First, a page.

Do only some generations get the watershed moments in technology? Every generation should crave a watershed moment. It is an awesome opportunity to affect the technology itself and society. Think of the model T, airplanes and television. Technology has a trajectory determined by those at the forefront and a cultural stamp of the people of that generation. What if different technologies were developed at different points in history, how would it have changed the technology itself? If the internet was developed in the 1950s, how different would it be, would the greatest generation have developed very different types of services or websites? Would internet porn have been banned? Would it not be as popular?

When looking back on history, it is easy to find those watershed moments, but how does one find them in today's world? Is it merely luck, passion or the correct alignment of the stars that leads you to those key places. How do you feel if you are part of those watersheds? It seems like historically one would never know if they were part of a key breakthrough in science, art or society, but today society seems to accept change at a faster pace. Those at the forefront seem to know it and embrace it. Are you at the forefront of some type of watershed technological or societal change? Describe.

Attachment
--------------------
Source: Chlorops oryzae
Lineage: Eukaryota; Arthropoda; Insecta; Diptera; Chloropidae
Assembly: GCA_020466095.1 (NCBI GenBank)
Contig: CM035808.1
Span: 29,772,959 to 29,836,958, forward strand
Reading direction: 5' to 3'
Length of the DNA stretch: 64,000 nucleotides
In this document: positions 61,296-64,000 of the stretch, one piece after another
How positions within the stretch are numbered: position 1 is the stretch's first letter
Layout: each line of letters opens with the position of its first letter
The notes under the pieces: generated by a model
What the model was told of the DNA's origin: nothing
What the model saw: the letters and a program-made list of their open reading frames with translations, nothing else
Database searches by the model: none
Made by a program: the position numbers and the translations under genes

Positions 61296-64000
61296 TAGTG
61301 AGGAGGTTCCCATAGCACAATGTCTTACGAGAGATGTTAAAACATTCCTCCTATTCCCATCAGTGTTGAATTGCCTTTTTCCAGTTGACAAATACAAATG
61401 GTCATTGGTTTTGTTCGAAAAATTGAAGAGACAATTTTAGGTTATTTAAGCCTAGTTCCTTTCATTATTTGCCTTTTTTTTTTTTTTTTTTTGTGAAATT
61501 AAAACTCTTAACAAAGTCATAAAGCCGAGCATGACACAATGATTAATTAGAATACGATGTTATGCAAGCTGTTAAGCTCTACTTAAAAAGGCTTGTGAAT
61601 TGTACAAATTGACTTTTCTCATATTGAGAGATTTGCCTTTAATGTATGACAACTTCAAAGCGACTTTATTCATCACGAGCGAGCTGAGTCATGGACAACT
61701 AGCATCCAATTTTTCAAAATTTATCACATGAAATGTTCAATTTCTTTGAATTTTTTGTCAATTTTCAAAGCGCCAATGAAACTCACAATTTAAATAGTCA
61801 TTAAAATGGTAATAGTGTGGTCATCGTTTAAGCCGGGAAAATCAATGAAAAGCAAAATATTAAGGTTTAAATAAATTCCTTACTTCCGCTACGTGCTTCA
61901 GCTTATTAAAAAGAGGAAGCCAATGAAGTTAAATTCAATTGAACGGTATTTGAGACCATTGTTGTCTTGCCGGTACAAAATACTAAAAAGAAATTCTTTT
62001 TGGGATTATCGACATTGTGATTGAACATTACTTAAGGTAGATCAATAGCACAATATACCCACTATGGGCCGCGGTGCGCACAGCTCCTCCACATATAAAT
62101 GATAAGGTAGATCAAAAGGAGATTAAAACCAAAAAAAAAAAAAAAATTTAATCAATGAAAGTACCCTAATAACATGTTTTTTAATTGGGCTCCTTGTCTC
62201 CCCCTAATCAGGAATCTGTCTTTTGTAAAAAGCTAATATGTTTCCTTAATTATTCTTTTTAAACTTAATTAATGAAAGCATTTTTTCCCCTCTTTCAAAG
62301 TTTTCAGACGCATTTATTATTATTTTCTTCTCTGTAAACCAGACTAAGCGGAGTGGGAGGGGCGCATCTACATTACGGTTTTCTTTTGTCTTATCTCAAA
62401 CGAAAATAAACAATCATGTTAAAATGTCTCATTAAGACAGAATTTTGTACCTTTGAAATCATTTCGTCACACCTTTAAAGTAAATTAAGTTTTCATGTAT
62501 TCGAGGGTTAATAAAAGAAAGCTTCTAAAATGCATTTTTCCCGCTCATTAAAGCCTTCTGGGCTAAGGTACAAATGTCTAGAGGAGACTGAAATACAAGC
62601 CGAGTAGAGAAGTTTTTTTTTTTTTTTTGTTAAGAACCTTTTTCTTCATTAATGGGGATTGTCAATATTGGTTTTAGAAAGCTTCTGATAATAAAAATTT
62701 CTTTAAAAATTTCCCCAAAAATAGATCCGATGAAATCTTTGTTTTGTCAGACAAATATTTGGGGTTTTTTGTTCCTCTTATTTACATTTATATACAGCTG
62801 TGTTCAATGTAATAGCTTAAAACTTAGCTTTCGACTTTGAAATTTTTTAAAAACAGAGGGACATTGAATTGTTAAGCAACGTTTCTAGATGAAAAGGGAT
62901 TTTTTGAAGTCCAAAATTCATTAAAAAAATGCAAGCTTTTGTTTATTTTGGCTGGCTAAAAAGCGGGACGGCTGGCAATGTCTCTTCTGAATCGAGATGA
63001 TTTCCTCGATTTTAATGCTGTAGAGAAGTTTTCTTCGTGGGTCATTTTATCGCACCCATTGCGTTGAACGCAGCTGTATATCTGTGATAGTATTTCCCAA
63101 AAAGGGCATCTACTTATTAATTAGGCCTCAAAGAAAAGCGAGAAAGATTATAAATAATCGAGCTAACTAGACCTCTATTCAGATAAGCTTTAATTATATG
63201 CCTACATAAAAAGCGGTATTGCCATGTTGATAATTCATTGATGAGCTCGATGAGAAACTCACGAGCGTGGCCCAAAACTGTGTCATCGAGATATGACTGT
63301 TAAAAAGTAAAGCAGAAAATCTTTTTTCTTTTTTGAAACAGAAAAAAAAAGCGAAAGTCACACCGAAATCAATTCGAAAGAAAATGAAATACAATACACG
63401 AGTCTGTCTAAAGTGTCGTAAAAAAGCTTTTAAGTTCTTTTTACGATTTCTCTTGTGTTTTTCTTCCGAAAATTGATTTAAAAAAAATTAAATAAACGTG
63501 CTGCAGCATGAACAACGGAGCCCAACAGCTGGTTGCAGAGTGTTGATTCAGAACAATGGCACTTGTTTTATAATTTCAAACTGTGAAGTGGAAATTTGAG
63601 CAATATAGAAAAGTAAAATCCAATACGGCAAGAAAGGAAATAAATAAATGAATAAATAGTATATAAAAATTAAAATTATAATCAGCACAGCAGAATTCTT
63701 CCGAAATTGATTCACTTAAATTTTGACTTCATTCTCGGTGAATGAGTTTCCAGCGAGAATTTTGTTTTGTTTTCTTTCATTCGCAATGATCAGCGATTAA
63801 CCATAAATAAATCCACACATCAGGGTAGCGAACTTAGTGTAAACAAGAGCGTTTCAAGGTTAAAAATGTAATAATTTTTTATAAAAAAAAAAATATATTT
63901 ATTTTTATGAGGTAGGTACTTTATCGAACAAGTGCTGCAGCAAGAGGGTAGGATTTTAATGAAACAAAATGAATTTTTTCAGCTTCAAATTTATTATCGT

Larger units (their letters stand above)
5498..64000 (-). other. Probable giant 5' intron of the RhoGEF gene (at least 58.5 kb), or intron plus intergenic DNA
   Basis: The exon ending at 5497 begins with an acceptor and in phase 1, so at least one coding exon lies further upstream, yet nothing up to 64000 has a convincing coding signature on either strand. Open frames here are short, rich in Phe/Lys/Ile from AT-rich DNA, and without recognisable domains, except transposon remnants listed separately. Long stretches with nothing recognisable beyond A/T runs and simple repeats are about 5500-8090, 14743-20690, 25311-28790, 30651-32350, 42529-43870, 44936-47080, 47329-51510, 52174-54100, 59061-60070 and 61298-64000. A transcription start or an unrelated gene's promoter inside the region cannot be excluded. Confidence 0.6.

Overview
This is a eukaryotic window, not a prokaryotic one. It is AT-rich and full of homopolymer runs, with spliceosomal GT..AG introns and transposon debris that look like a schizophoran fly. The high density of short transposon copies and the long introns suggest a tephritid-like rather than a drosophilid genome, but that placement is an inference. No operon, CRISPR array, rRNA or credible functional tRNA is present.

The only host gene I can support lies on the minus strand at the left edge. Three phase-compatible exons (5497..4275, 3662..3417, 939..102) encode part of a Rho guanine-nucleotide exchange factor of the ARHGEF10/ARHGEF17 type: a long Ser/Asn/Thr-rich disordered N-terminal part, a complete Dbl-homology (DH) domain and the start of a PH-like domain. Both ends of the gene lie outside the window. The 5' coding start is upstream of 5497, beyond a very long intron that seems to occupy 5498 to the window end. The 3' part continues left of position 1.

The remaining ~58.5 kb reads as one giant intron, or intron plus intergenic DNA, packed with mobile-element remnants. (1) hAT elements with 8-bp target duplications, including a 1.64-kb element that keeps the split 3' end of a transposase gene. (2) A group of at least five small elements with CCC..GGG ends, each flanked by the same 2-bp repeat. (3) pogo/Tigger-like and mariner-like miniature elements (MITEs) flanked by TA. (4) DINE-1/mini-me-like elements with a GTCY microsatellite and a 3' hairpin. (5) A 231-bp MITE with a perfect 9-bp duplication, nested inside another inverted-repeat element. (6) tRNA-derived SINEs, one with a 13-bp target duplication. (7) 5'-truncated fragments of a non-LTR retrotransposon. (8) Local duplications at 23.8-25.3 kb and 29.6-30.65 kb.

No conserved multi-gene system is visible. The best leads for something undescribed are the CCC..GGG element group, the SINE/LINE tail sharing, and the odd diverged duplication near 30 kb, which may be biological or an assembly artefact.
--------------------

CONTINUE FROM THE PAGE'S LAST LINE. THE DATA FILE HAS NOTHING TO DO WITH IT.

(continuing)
The Greatness of Youth....

Young people of all countries, unite! Well, perhaps not so much. For millennials (including myself), economic times are TOUGH and sometimes I wonder whether it is us to blame or the broader structural factors. Is it because we expected a career path that resembled our parents? Are we wrong to think that the most prosperous period of American history would repeat itself?